CF Yeah, I think your story mirrors a lot of other people's like, obviously, since this, this whole movement has like a title now, the great resignation. I've seen so many engineers, and I'll speak to the tech industry specifically because like was mentioned, I think this is happening across like industries, but we're in software. So we'll talk about that. I've seen a lot of people who have been moving to different roles sometimes, like go from software engineer to developer advocacy, or vice versa, moving companies, all that kind of stuff. And I think there are a lot of reasons behind it. I have like a few thoughts here. I think that a lot of people are taking more time to like you did Cassidy, to think about like what do I actually want to do? Where do I want to be? And does where I'm at right now match that? And I think another thing too, which is interesting is that a lot of people are realizing that the best way for you to jump in salary is to sometimes move to a new company. 

RD A lot of times, that's true. 

CF Yeah, I've heard a lot of people talk about, like, oh, I asked for a raise, like a 15k raise. And they didn't want to give it to me. So I moved to another company and I got a 55k raise. I just literally saw that on Twitter yesterday. And I've seen that happen a lot. And I think it's really interesting to see people realize, especially in software, since like, a lot of roles are really in demand now, despite like, you know, a year ago, there was like a very slow period now. Now everywhere is hiring, people are like taking advantage of that. And I like to see that people are like making work work for them, making sure that they're as happy as possible. If you have to work to try to make sure that their roles fit them and that the salary fits them. And that all that everything is the way they want it to be, which I really like to see. Because I think is great to be satisfied with where you're at. Like, I think we have this idea that you have to like, I have to be relatively dissatisfied with my job, right? Like, which is true to a certain degree, because some people just prefer not to work. But yeah, I think you can now with the way things are the way the industry is looking is nice, because it's like more power to the people, you know. And I'm all about that.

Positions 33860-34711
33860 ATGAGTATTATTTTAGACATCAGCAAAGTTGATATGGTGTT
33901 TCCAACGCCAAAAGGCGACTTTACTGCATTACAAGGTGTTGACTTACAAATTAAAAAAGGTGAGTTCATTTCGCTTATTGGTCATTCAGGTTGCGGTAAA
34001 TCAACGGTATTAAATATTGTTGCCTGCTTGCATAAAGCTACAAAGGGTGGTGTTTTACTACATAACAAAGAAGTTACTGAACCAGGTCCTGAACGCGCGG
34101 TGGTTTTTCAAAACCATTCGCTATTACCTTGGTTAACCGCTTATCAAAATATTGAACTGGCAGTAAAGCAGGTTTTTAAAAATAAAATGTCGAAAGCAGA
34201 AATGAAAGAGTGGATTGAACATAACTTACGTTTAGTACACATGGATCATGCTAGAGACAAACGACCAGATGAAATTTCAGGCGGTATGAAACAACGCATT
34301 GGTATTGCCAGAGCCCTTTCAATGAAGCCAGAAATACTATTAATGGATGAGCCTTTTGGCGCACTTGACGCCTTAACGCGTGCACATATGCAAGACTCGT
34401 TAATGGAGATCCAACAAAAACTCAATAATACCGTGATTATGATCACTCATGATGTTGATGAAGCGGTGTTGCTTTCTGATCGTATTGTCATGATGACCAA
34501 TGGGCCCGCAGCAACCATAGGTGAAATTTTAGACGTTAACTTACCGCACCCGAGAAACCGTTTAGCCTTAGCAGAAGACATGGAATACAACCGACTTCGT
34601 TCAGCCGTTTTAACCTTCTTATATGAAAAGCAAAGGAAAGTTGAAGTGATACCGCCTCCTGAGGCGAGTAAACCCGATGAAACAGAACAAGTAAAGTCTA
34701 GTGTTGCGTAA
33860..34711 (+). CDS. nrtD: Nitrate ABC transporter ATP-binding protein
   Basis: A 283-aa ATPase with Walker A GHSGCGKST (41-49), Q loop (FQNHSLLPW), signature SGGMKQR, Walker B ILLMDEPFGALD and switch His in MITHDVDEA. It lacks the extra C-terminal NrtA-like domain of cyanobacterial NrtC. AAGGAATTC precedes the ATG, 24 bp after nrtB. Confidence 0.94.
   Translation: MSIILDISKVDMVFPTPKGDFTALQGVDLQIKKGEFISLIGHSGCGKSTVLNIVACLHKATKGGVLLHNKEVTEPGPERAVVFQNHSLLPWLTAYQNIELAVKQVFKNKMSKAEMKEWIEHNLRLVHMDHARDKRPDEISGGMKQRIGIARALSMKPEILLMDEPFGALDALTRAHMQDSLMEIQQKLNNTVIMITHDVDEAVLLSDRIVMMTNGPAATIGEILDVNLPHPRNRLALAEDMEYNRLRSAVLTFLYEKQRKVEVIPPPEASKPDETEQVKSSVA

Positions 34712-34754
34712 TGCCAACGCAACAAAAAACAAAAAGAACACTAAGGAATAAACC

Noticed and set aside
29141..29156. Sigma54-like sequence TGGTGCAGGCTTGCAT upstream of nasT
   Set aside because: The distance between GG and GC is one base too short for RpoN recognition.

RD I also think there's, there's a whole culture around tech, of building up this this office environment where you stay there forever, like you had your, you know, your lunches, your cake in the break room, you just had this environment where like, yeah, we're like, you were there all the time. And that was your life. And it was great. And now we're working from home, and we don't have those perks and we're like, oh, wait. This isn't the job I want to be doing.

CF It's like when you take all the fun amenities away, it's like, oh, I don't know if I really liked this job.

BP Exactly. Now it's just spreadsheets.

CW I was talking to a friend of mine. And he was saying, you know, I like my job. But I don't get to go into the fun office anymore, just like you're saying. And so maybe I do want to switch to a different kind of role. Maybe I do want to try something like dev advocacy instead of software engineering or things like that. And he didn't realize how many people were just hiring. And I said, okay, let me tweet on your behalf. I'll just say, hey, a friend of mine is looking for a gig, we'll see who comes up. And he had like five interviews in two days, he signed a new offer that week, like he asked me on Tuesday, and he had a job by Friday. It's wild, how fast people are hiring.

BP I do feel like that's part of why people feel like they can take risks, you know, especially in the world of software development, like I could walk away for two weeks, I could walk away for a month. And when I want a job, I can find one as fast as I need to. And I know the pay will be at a level where you know, I can be comfortable. Or maybe like you said Ceora, this is even a chance to level up, you know, because people the demand for hiring is so high. And I guess like one thing I do want to, you know, say just in this context is like, we're talking about software development. We're not trying to ignore the rest of society in the economy, other people may need to work for certain reasons. But I think we are at a pretty unique moment in history in the United States where like jobs where the minimum wage didn't change for 20 years, and it was sort of like, well, you either need to take this job or not, are now significantly raising their wages, adding on benefits, paid vacation, sick leave, education. Even in that realm, I've heard you know, people who used to work in restaurants and hospitality and warehouses feel empowered to say, you need to give me a lot more, I'm not coming to work, or, you know, I've saved up enough during the pandemic to sit back for a few months and decide, you know, which offer I want or go back to education. So it's pretty interesting sort of like moment that the pandemic has brought us to.